A couple Fridays ago, at the world premiere of Stronger at the Toronto Film Festival, Jeff Bauman walked onto the stage at Roy Thompson Hall (which, in itself, is inspiring) before the film started and addressed the crowd – a crowd already giving him a standing ovation before even seeing the film. While introducing his story, he reminded the crowd, in an almost spoilery way, that no matter how dark the story we were about to see became, just remember that he’s right here right now, talking to us. That everything we saw on-screen would turn out okay. While watching Stronger, I did have to remind myself of that a few times.
At first, I thought Bauman was talking about whether he’d live or die after the 2013 Boston Marathon bombing, which led to him losing both of his legs above the knee – but that’s not where the heart of the struggle comes from in Stronger. The film doesn’t dwell long on Bauman’s mortality, but instead takes us to the far depths of human depression that occurs when one day everything is fine and the next nothing is fine and there’s no rational explanation of why any of this happened. When watching Jake Gyllenhaal as Jeff Bauman, we aren’t as worried about him dying as we are his sanity.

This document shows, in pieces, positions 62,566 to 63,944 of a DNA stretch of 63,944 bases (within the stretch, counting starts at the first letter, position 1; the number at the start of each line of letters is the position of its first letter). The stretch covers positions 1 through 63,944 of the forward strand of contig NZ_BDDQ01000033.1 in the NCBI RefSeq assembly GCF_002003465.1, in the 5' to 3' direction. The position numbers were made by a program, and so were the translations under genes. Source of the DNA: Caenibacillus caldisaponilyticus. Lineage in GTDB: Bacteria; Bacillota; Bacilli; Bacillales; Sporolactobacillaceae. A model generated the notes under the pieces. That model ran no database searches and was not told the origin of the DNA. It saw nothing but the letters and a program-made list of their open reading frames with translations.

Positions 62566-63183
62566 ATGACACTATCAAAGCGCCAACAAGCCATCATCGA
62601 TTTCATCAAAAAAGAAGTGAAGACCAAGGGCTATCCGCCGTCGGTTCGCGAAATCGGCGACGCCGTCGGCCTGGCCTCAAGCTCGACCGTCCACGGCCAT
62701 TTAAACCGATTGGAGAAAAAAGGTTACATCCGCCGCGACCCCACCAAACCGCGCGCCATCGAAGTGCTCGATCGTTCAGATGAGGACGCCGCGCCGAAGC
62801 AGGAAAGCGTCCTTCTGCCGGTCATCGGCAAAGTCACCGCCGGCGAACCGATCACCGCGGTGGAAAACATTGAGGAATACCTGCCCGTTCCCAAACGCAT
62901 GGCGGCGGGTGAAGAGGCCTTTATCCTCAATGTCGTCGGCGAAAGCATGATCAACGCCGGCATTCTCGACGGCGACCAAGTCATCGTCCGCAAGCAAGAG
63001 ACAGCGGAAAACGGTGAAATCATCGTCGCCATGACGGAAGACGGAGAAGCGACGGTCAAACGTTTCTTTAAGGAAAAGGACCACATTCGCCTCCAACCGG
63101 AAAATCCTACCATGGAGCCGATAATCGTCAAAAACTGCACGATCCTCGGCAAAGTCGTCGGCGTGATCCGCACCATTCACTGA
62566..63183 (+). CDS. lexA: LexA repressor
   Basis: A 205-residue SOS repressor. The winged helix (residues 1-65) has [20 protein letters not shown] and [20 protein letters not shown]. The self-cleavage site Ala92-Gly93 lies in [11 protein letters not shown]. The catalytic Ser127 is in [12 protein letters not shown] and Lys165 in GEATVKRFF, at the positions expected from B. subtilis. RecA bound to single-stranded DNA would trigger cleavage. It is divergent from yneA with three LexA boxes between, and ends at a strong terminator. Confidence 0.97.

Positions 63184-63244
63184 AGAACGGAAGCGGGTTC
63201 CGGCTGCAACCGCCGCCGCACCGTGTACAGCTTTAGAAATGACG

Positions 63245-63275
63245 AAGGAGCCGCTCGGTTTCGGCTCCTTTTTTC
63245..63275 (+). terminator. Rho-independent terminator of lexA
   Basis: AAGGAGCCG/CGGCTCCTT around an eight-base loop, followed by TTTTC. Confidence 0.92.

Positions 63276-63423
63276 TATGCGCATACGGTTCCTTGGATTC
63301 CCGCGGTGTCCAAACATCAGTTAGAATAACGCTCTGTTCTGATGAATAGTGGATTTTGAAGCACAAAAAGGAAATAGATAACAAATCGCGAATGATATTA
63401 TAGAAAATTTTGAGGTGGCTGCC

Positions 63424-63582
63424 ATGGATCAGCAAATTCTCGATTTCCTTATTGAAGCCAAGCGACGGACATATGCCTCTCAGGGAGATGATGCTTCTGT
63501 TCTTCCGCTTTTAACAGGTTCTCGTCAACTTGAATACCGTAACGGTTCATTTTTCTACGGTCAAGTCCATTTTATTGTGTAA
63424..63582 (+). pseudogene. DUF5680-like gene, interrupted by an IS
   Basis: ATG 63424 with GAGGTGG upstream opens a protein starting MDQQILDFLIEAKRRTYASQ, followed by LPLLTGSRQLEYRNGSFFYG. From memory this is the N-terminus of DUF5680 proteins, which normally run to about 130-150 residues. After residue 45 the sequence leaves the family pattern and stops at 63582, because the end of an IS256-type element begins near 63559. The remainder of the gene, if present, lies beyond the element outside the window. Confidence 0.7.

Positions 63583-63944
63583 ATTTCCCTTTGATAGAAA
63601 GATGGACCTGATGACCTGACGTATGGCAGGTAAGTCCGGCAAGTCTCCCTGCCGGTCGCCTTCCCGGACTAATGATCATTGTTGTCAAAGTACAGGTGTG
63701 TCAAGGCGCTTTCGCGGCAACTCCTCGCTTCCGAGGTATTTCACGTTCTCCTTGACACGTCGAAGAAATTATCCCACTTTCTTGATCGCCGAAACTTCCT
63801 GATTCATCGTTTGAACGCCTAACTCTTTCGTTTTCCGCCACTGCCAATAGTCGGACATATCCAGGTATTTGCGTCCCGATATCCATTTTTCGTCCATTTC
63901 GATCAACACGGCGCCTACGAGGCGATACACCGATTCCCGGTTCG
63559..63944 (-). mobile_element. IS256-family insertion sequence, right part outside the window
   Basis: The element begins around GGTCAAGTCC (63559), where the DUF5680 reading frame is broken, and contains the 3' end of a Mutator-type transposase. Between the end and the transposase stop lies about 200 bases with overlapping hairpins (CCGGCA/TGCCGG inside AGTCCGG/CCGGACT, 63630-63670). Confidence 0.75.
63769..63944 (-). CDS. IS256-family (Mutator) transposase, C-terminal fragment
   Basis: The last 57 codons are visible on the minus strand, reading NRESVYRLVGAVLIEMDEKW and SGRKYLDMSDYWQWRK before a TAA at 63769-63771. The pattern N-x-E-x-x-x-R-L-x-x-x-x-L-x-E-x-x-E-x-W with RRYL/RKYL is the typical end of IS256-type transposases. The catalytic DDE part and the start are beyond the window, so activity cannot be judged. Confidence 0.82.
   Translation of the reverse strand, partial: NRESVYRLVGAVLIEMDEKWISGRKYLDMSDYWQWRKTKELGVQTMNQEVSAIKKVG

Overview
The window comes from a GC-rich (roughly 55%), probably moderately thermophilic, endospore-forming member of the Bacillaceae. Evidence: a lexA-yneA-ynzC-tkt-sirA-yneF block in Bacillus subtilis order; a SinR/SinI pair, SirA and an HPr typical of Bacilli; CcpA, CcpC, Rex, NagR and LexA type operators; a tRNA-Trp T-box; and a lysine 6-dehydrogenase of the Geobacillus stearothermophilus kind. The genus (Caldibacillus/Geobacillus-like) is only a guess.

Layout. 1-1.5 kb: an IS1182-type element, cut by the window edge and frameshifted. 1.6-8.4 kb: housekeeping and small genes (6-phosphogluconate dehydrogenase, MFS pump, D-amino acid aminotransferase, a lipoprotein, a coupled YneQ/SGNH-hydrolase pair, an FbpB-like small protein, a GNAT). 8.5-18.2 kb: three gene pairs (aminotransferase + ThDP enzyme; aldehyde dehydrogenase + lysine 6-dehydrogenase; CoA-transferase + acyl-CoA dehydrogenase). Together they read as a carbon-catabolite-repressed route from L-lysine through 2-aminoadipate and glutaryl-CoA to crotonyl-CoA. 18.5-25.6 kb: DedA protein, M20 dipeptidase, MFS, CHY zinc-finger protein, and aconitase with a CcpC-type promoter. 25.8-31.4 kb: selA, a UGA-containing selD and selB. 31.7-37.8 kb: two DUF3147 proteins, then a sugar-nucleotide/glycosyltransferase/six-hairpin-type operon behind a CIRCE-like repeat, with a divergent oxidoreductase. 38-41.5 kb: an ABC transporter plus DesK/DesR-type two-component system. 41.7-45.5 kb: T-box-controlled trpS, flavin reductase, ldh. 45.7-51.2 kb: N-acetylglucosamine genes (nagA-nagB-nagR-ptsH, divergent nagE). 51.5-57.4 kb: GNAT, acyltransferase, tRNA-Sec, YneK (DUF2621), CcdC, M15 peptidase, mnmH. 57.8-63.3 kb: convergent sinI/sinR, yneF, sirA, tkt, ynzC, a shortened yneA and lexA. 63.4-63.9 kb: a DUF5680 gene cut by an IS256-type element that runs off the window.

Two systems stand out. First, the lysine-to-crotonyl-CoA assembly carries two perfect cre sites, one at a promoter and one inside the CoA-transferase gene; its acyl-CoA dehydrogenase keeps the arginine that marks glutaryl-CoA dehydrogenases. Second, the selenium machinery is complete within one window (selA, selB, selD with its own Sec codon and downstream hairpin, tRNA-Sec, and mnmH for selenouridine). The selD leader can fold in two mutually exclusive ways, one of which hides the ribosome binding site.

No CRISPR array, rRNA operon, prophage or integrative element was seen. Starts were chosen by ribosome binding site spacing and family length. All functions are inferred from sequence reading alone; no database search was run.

Also, for all the praise given to Jake Gyllenhaal as an actor, he still doesn’t get nearly enough credit. How do we live in a world in which Gyllenhaal has only been nominated for one Academy Award? And even that was 12 years ago. We’ve seen actors play these types of roles before, but Gyllenhaal gives Bauman a depth we usually don’t see in movies like this. Stronger isn’t your typical “person overcomes adversity” movie – and a big reason for that, too, is the direction of David Gordon Green – but at the heart is Gyllenhaal and Tatiana Maslany.
Oh, yes, Tatiana Maslany – we’ve also seen a lot of actors play the supportive character who are just doing their best to help, but there’s a lot going on in Maslany’s performance.